In times of stress, I often imagine parallel lives I could be leading. When I’m particularly overwhelmed, I picture myself retiring to a cabin in the woods of some mountainous region where no one could bother me and I would spend less time on the internet. A much more specific fantasy is one in which I am an eccentric millionaire with lots of space, time, and money on my hands. Without anything else to worry about, I would throw my resources and energy at getting very good at a very useless task: making intricate dollhouses.
I have always been into miniatures, because I’m a creative gal with a desperate need to control entire worlds. As a crafty child in the 90s, I was gifted lots of those Klutz kits. Remember those? They came with books and supplies to make all kinds of small things, like fairies made from synthetic flowers. And of course, there was the American Girl empire: their famous dolls, of course, but also the crafting projects in American Girl Magazine, and the books and craft kits for sale in the American Girl catalogue. (I owned both Micro Minis, a kit for constructing very small miniatures with dowels, beads, and foam slabs, and Tiny Treasures, an excellent book on making complex miniatures out of household objects and basic craft supplies. LOOK AT THIS PIE MADE IN A BOTTLE CAP, FOR INSTANCE!)
source: Kristyn Kalnes
Things got serious when the American Girl catalogue launched its line of “AG Minis,” absurdly expensive small rooms that I wanted more than anything. My wish was granted when they discontinued the line and everything went on sale. Panicking that I’d lose my chance to own these tiny beautiful things, I begged my mom to order some of the furniture kits — not the shadowboxes with real working electric lights, though I wanted those too, but just enough furniture to capture the scene.
I was in fifth grade and beginning to form my idea of what adulthood was like: living in hip apartments near or in New York City, hanging cool art on the walls, listening to John Mayer’s album Room for Squares and probably relating to his song “City Love,” because you’re in love in or near the city. (All of these assumptions were based on visits to see my older cousins in New Jersey, with any gaps filled in with images from TV shows.) It was this vision of independence that led me away from the brightly colored bedrooms and the stable for horse girls. I circled the “Loft Apartment” and the “Rooftop Patio” sets in my catalogue. (Plus the “Tiki Party Pack,” because I lived in Florida and knew that throwing tropical parties was a vital part of having a social life.)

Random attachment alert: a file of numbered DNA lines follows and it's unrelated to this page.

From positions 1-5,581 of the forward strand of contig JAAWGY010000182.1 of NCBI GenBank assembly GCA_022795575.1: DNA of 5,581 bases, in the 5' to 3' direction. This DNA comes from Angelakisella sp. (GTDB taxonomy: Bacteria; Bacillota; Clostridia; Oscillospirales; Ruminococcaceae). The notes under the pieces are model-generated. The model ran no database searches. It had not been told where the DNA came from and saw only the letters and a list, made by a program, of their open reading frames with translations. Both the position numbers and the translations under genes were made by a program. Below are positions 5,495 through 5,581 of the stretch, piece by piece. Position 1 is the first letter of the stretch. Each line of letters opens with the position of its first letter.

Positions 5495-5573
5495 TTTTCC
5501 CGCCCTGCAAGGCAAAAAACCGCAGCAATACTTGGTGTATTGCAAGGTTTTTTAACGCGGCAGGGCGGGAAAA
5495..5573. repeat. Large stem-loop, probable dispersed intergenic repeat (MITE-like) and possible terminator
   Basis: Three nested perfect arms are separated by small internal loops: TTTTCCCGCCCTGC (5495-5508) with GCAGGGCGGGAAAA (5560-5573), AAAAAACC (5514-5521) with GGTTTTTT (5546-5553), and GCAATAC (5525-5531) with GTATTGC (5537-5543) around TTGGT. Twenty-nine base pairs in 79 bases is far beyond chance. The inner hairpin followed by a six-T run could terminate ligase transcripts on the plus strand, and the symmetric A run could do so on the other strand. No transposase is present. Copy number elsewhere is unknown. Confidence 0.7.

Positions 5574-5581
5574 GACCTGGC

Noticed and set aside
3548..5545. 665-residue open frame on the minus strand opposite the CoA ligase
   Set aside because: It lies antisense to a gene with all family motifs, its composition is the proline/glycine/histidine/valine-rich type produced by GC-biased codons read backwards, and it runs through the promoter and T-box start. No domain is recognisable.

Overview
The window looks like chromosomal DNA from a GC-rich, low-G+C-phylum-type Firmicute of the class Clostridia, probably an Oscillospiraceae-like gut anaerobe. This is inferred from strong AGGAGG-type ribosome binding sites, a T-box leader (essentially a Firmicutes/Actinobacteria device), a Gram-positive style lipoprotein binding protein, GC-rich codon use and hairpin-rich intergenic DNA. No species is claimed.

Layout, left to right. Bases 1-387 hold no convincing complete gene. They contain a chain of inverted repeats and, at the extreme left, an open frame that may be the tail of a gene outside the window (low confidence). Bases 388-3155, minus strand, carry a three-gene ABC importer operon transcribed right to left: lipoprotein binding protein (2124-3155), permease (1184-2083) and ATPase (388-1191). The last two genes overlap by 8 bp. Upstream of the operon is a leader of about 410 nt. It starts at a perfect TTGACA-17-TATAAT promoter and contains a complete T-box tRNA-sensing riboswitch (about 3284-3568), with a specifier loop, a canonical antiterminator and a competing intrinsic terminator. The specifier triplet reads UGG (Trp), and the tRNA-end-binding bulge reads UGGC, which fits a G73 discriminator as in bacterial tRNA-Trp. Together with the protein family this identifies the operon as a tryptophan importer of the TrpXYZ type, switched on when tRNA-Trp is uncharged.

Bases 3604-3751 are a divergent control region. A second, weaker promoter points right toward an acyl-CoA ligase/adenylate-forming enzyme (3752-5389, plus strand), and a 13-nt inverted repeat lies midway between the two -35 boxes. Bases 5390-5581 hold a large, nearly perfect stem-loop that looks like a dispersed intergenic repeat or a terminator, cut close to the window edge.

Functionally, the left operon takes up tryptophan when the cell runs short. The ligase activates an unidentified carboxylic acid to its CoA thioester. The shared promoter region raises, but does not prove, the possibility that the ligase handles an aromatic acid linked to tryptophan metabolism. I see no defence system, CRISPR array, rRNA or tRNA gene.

Target sold some inexpensive knockoff sets so I could add a bedroom to my little space, and soon I had a city loft of my very own on a shelf in my room. The decor pieces, at least the American Girl ones, looked so real. Assembling them, I could imagine being the kind of person who lived in a chic apartment with a big TV and a rooftop patio. I’d have friends over for dinner parties and they would compliment my exquisite design sense.
I am now an adult who lives in New York City (!!!) in an apartment that is very lovely, if not quite as hip as the AG Mini loft. My childhood crafting has turned to an adult interest in interior design, as I take great pride in arranging a space well. I follow a lot of home decor accounts for both inspiration (the ones with tips on designing a small space on a budget) and wish fulfillment (the beautiful ones that I could never afford). And yet I still think about miniatures, a lot, picturing the beautiful dollhouses I would create in my alternate life as a rich woman of leisure. These days, I find myself wanting to craft my past, not my future.
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I had a transient childhood, though not in the way that people usually mean that. My family wasn’t military, and our many moves were mostly contained to the same state. I’d been to six schools by sixth grade (including, weirdly, one twice — I went to the same school for third and fifth grades but a different one for fourth in between). People ask why I moved so much, and the short answer is that when I was born, my parents had no money, and my dad kept taking better jobs until we had money.